“The secret to a rich life is to have more beginnings than endings” (David Weinbaum). There’s nothing quite like a new beginning, and this is one project I’d been hoping to pursue for quite some time. There are two great passions in my life: music and cooking. These two are a match made in heaven, one that I hope to explore through my own musical training and culinary experiences. And so my “breath of fresh air” begins with this blog – The Classical Kitchen. I hosted a dinner party for close friends this past weekend to celebrate the blog launch. The menu was, in theory, Italian – but unique flavors betrayed a cultural diversity:
◊ Arugula Salad with Oranges, Tomatoes & Goat Cheese tossed in a Red Wine Vinaigrette
◊ Roasted Rosemary Potatoes with Crispy Garlic and Lemon Zest
◊ Pan-Roasted Chicken with Shallots, Olives and Sage
◊ Vanilla Creme Fraiche Cheesecake with Blackberries
(It’s okay, you can take a moment to digest…)
This dinner was a FANTASTIC way to launch this new blog, and (as always) a great excuse to spend time with friends. Before diving into the chronicles of these recipes, I want to say how lucky I am to be surrounded by such wonderful friends – cooking has no purpose without good company.
The salad was the contribution of my dear friend Tim Wilfong. A veggie through-and-through, he wanted to bring a side that would complement our main dish as well as his (veggie burgers – nothing too fancy, but he claims it was the perfect match).
So about the potatoes – potatoes in general are an easy sell: mashed, roasted, baked, fried, scalloped, etc. You can almost always guarantee that any crowd will love a potato dish. These, though, exceeded everyone’s expectation! While these beautiful, golden potatoes can stand on their own, the added flavors are what bring this dish up a notch: crispy garlic slivers, freshly crushed rosemary, and zesty lemon. Oh.My.God! My advice? Let these guys cook longer a little than you’d expect (without burning them, of course!) The amount of olive oil used in the recipe will protect the potatoes to a longer heat exposure, so don’t fret.
Some modifications: The end of the recipe calls for tossing the potatoes in the leftover lemon/rosemary vinaigrette – I wouldn’t recommend more than a tablespoon (or two). Trust me, you want to maintain that crunchy goodness, and too much oil will just make a soggy mess. The original recipe also calls for dill, but I went with rosemary. You can view this recipe HERE.
Here’s where our regional fare gets an exotic twist. This method of roasting calls for the chicken to be separated into 8 pieces (a process you can do on your own, though I highly recommend asking your butcher to do this for you), then cooked in a large oven-safe pan. Lemon and sage stay true to our Italian taste, but we journey closer to the Mediterranean with a curveball – brined green olives: a fruit native to the Mediterranean region, appearing in Egyptian chronicles dating back to 17th century B.C. Green olives are unripe and much firmer than the black and brown varieties, so they have to be cured with a lye solution to soften the fruit’s flesh.* This dish packs a LOT of flavor, and is a definite keeper.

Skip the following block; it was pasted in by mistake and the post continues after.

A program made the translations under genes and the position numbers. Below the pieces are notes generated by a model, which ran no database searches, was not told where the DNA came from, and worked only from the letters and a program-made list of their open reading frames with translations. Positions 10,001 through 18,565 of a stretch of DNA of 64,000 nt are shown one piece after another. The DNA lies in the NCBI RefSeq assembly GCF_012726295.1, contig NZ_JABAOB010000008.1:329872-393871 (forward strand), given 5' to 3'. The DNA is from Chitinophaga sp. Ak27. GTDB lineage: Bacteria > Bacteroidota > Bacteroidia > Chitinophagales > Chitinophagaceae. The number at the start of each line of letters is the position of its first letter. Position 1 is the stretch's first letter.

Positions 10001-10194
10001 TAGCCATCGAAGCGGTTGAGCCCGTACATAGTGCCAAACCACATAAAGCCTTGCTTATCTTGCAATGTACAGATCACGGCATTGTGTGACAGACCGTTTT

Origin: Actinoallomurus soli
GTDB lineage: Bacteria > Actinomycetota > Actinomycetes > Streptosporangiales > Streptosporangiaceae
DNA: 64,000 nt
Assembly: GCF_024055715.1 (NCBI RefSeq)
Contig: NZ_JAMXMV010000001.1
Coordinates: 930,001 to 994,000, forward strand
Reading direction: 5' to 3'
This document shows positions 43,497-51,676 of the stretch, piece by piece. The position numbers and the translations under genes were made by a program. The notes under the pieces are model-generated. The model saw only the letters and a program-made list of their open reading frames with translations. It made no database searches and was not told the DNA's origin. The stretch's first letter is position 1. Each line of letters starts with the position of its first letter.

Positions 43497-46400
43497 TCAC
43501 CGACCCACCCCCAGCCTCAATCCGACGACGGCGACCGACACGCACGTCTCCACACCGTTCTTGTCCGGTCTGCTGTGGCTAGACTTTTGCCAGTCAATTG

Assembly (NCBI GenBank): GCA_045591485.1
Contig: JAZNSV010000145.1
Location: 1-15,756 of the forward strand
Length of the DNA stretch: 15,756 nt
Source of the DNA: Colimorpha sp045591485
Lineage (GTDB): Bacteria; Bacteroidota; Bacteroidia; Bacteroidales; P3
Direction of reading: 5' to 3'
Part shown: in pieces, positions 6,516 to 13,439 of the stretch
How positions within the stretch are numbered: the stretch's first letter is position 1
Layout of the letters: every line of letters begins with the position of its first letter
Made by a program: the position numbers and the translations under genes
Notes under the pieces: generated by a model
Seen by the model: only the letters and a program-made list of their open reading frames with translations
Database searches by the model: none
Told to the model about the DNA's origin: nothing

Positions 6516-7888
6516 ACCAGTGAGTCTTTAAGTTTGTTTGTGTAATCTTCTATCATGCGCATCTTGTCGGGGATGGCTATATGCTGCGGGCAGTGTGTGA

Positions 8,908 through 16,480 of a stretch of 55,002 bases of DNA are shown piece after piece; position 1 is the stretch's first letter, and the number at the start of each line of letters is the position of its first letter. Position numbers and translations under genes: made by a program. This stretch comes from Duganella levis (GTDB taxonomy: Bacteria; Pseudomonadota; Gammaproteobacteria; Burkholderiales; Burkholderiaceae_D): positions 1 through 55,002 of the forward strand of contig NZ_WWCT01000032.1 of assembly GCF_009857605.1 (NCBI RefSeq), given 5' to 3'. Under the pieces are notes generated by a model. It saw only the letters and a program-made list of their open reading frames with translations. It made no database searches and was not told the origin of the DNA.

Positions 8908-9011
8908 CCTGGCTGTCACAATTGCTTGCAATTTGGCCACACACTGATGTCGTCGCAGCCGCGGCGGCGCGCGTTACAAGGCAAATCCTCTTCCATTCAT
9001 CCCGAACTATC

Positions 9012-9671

A few variations: I placed the chicken directly under the broiler for the final stage of cooking to deepen the flavor and color. I also thickened the sauce slightly at the end to make a quick gravy. To check out this fabulous recipe, click HERE.
Even though I created this blog to expand my cooking repertoire beyond sweets, dessert is still a must at all my dinner parties. This dessert was the PERFECT selection for a launch menu. With a gorgeous texture and depth of flavor, this WILL be my go-to cheesecake recipe from here on out. The original recipe called for a roasted pineapple topping…which probably would have been fantastic if I had the energy to make it, but fresh blackberries were the perfect touch. If there is anything you take away from this lengthy first post, it should be this recipe.
My recipe notes: do NOT overmix the batter, or an unseemly crack will be inevitable, and use real vanilla bean. While vanilla extract is obviously cheaper and easier to manage, this cake would lose half its charm. Finally, don’t substitute sour cream for the crème fraîche – the tangy, light flavor is what makes this recipe! You can get the recipe for this cheesecake HERE.
Given our “twist” in ingredients and method, I feel it only appropriate to take a detour in genre when considering a musical pairing for this menu. I needed a piece that appeared Italian, for all intents and purposes, but contained elements of diversity. My friend Nate Lofton gave the perfect suggestion: Mendelssohn’s Symphony No.4, Op.90 “Italian“. A German-born composer of Jewish descent who studied briefly in France, Mendelssohn was inspired to write this work following his travels in Italy.** I have included a recording of the first movement below with The Simon Bolivar Youth Symphony Orchestra of Venezuela – arguably one of the best up-and-coming professional orchestras today. Enjoy!
*According to homecooking.about.com.
**According to Wikipedia.com